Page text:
Structures designed both as physical models and in simulation software can require several iterations of fine adjustments.In this thesis, we develop a form-finding application to reduce the iterative adjustments required when designing a tensegrity structure.
A shape often used as a support of this free-form architecture is the tree-like column or branching column.
A structure branching out and redirecting forces from a big roof surface to one single point.
‘Form-finding of branching structures supporting freeform architectural surfaces’ is the graduation thesis of the master track Building Technology at the University of Technology in Delft.
This thesis is made by Alex kouwenhoven in the time-span of three-quarter of a year and tutored by Andrew Borgart and Ate Snijder.
Chapter appendices have been placed immediately following the papers to which they refer.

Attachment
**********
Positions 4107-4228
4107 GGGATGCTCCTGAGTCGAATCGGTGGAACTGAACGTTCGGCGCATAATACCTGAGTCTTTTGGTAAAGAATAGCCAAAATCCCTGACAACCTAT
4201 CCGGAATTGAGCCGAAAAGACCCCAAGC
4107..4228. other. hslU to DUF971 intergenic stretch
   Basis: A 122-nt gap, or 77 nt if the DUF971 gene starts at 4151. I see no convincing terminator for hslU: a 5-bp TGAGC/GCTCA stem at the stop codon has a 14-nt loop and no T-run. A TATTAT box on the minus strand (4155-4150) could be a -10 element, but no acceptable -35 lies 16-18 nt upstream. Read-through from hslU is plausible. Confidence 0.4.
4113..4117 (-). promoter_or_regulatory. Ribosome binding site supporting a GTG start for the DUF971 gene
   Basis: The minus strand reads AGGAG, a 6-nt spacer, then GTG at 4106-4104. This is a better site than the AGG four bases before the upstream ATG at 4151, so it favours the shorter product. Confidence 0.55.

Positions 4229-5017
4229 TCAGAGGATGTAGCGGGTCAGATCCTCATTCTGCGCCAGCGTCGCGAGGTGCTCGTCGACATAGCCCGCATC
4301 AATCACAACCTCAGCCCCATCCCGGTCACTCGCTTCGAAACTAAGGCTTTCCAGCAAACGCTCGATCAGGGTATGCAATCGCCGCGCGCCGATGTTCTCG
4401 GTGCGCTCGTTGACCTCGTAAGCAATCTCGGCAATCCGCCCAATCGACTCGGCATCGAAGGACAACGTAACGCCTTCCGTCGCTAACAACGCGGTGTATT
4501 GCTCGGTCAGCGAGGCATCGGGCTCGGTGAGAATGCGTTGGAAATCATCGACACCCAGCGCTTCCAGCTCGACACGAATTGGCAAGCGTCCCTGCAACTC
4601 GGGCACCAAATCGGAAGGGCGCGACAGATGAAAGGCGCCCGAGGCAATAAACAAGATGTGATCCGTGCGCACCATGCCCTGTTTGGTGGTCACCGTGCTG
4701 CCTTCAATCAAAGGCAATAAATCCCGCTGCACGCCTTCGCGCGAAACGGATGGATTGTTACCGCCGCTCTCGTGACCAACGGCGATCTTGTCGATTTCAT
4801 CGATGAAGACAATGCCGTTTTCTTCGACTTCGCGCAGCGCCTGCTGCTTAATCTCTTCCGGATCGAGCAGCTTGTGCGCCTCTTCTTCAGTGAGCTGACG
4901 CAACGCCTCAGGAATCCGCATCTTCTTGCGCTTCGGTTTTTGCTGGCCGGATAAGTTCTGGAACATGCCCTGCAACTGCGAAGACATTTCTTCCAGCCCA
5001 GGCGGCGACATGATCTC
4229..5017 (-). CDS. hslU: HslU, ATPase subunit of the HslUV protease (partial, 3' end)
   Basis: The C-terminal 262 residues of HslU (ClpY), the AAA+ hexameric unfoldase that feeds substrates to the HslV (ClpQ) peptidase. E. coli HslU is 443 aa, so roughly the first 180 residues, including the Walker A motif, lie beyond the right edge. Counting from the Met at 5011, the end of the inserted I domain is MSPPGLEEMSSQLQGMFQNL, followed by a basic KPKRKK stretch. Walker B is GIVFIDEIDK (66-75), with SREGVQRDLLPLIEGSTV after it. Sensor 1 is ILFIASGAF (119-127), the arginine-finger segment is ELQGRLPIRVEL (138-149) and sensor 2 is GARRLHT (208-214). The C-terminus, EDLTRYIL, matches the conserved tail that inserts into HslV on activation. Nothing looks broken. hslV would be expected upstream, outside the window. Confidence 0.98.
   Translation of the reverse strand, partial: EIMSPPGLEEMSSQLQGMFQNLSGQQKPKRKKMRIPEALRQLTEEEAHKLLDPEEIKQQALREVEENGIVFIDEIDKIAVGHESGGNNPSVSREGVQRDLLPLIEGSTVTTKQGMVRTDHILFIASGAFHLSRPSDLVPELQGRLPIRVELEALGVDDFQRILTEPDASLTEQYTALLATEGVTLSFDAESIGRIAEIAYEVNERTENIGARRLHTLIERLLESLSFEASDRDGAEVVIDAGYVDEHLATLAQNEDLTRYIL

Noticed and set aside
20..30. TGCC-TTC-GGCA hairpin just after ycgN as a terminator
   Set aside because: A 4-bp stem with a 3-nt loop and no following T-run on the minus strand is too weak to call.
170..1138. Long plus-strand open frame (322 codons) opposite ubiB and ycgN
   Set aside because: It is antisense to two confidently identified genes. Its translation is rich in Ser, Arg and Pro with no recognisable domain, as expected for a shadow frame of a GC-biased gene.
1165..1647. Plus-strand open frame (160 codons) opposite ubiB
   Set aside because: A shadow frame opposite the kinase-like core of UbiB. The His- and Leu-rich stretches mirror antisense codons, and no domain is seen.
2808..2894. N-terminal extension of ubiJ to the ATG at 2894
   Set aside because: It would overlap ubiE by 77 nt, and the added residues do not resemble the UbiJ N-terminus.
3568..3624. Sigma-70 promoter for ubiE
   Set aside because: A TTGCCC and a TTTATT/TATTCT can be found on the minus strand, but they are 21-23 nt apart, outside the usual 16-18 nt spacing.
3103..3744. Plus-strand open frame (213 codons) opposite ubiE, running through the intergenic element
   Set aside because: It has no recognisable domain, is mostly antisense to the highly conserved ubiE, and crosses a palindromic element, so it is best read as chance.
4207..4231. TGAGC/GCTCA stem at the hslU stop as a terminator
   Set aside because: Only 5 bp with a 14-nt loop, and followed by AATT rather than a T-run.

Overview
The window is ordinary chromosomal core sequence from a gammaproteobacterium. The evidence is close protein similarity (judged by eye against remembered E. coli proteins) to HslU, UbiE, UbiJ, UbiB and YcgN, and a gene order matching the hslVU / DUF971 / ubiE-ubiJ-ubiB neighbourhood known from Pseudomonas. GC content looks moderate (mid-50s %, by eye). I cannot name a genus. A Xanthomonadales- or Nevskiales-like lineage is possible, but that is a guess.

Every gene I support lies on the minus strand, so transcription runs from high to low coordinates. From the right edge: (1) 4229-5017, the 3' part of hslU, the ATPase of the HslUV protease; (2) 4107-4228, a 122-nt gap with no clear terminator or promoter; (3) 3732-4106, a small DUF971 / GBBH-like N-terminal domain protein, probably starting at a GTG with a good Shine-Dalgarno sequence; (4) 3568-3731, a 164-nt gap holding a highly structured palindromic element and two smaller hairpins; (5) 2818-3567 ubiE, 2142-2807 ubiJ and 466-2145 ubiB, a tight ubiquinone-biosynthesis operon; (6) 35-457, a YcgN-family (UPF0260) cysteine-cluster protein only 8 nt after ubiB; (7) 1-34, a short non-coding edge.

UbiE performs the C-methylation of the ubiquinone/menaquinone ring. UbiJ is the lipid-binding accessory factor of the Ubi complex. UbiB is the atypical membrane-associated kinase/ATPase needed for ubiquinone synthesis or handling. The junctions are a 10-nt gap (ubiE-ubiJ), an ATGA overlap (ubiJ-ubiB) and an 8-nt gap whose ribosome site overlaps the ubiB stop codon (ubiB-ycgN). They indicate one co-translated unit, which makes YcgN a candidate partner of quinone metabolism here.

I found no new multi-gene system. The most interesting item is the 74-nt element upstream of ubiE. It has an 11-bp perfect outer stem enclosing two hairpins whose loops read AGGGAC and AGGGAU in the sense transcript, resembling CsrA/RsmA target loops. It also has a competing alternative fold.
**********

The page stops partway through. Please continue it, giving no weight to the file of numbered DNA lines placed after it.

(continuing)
In the majority of cases these were not included with the original texts, but have been added here to expand on points mentioned in the papers or dealt with during presentation.The thesis is submitted on the basis of papers published between April, 1974 and July, 1976 (chapters 2-8).Minor editing of the papers has been carried out for the sake of continuity of the thesis as a whole.In this thesis, a method of designing these complex structures is proposed.By an analytical approach, an efficient structural column can be made and multiple optimization strategies are proposed. In the final chapters of the thesis, an example of a design is made using this strategy. By minimizing the use of materials, a form that is economical, sustainable and aesthetically attractive emerges. Through the elimination of bending and shear forces in the structure, less material and reinforcement is needed.With the increasing complexability of the built environment, the challenges for both the architect and the engineer are becoming bigger.Architects tend to make new shapes or free-forms and the engineers are challenged to make it buildable. They may be viewed from this source for any purpose, but reproduction or distribution in any format is prohibited without written permission. Inherently characterized by the interaction of geometry and forces, the unique nature of long span dome, shell, and membrane structures readily allows collaboration between architects and engineers in the examination of their optimal form.Unlike free forms which are defined mathematically, form-finding shapes rely on the structure and loads themselves for definition.